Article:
‘Nice country you have here, it would be a shame if something happened to it’ fits the mob boss mentality of Individual-1 to a ‘T’ so why not go big?

    • rosalind says:

      and NYTimes out today with (via MuellerSheWrote twitter feed):

      “BURIED LEDE: A person close to trump reached out to a DoJ official Thursday to pass along a message from trump to Garland. Trump wanted Garland to know he had been checking in with people around the country and found them to be enraged by the search.”

      shorter: Nice Country ya got there…

      • Peterr says:

        Two can play that game. From the NYT:

        At least one lawyer for former President Donald J. Trump signed a written statement in June asserting that all material marked as classified and held in boxes in a storage area at Mr. Trump’s Mar-a-Lago residence and club had been returned to the government, four people with knowledge of the document said.

        The written declaration was made after a visit on June 3 to Mar-a-Lago by Jay I. Bratt, the top counterintelligence official in the Justice Department’s national security division. . . .

        That lawyer has two and only two options:
        (1) I’m an idiot, and got played by Mr. Trump!
        (2) I’m a crook, and got played by the DOJ!

        Sleep well, unnamed counselor.

        • Marika says:

          Is it possible that this lawyer upon learning his affidavit was not correct is the one who tipped off the feds that there indeed was more to be found? Could the surveillance footage prove that they had or had not accessed the storage unit or that something had been put back there after the affidavit was signed?
          This lawyer would be a credible source for the warrant affidavit.

        • vcragain says:

          I’m sure trump’s lawyers discover after a while that trump is no more honest to them, than he is to anyone else ! How can they ‘represent’ him without the facts ? trump thinks he is smarter than them all.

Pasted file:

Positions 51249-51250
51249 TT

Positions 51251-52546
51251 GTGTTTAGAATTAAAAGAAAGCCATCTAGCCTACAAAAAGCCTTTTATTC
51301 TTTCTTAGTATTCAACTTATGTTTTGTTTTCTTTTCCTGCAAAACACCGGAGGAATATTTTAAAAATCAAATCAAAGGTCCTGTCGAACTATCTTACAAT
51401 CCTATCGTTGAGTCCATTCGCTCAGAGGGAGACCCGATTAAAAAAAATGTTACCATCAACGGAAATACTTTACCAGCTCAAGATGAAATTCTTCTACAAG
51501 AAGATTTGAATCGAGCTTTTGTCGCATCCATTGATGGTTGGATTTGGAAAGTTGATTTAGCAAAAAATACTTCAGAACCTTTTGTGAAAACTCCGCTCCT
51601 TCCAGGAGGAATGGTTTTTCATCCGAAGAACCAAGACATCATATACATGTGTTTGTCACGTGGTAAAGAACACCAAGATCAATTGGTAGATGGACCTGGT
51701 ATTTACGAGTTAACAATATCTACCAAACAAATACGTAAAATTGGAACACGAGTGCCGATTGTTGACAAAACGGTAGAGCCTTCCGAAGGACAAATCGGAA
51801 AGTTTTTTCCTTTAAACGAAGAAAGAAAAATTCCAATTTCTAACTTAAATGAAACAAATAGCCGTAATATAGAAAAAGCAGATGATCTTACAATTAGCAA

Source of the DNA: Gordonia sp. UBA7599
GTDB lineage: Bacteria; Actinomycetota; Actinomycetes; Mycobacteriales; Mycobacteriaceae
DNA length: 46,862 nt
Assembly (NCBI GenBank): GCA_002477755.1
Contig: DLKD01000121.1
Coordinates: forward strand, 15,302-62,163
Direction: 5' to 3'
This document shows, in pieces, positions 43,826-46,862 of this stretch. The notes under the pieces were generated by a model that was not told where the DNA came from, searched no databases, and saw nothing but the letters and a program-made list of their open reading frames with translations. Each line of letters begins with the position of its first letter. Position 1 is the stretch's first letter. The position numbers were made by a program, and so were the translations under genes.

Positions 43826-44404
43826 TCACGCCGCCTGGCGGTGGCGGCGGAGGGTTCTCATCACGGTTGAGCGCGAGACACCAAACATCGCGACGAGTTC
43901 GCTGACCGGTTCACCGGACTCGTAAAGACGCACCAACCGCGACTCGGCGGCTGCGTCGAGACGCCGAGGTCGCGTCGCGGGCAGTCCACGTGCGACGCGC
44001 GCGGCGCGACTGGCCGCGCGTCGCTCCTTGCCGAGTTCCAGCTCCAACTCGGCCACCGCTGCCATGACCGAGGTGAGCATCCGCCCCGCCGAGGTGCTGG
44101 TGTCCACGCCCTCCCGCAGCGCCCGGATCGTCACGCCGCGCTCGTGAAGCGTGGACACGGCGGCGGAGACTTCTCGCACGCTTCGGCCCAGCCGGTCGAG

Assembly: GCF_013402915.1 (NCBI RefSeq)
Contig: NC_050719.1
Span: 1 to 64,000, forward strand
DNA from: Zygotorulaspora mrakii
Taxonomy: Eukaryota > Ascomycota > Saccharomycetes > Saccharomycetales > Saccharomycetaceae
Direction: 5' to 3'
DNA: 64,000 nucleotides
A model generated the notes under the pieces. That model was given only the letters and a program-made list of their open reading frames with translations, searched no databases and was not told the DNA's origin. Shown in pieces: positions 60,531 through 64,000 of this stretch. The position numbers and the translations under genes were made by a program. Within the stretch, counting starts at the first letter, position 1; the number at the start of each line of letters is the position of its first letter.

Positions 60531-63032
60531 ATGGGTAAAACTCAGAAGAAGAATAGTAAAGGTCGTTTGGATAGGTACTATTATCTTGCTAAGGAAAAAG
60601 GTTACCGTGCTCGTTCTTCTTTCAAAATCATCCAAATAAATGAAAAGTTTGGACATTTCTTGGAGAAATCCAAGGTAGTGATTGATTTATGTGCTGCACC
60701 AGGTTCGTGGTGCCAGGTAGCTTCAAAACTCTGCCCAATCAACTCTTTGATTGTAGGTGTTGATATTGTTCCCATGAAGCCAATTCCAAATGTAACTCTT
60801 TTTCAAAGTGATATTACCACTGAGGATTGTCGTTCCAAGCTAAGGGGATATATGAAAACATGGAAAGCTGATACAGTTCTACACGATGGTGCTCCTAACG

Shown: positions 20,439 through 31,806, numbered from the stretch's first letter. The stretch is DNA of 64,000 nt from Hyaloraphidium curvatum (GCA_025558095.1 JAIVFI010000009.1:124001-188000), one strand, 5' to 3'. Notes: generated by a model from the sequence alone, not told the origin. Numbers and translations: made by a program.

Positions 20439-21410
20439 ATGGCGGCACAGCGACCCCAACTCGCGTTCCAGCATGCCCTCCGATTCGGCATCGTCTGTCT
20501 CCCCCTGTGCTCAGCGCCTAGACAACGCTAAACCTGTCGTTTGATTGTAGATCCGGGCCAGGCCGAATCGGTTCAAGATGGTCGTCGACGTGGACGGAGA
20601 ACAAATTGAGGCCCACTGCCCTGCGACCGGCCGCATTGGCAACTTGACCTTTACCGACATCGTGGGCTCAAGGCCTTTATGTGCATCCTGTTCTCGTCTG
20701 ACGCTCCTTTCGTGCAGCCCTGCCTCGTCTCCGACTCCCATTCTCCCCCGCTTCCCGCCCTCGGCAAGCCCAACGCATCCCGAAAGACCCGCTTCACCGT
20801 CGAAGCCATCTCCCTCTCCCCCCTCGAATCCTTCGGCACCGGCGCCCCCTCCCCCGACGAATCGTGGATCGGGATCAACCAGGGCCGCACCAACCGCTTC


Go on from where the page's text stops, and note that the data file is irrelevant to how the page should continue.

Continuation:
• taluslope says:

          I’ve wondered since the execution of the search warrant if a lawyer hadn’t tipped off the DOJ. I don’t know jack about lawyering and I’ve been wondering: I’m a lawyer; I obtain evidence that my client is actively engaged in breaking a law; I don’t want to participate in said illegal activity; I inform the FBI about my client. Is this crazy? Since it is illegal activity have I violated attorney client privilege?

        • BobCon says:

          As far as option 1:

          “At least one lawyer for former President Donald J. Trump signed a written statement in June asserting that all material marked as classified and held in boxes in a storage area at Mr. Trump’s Mar-a-Lago residence and club had been returned” may be connected to the authorization to seize “Any evidence of the knowing alteration, destruction, or concealment of any government and/or Presidential Records, or of any documents with classification markings.”

          One reading is that someone removed or blacked out all of the classification markings to allow the attorney to claim that all documents marked classified were returned.Or possibly this was done on a large enough subset to allow the attorney to claim this was true and just must have missed some by accident.

          And of course if the attorney knew these documents were treated this way and still made the statement that’s closer to Option 2.

        • taluslope says:

          Re. Blackening out classification markings. On TS/SCI! Yikes, that is not something I’d want to get near. Talk about an admission of guilt.

      • Rayne says:

        Well. That’s interesting timing. I wonder what time of day that “person close to trump reached out to a DoJ official” on the same day an lone wolf attempted to break into the FBI-Cincinnati office, leading to a chase later that afternoon resulting in the death of the lone wolf? Links between now-deceased Ricky Schiffer and extremist groups like the Proud Boys are still under investigation.

        Apparently this insurrectionist was done standing back and standing by.

        • earlofhuntingdon says:

          Threatening by implication mob violence against the FBI for attempting to equally enforce the law is probably not a good look.

        • Rayne says:

          Ya’ think? Although this doesn’t surprise me considering how mobbed up Trump is, how much he acts like a capo (though who knows if he’s the capo dei capi).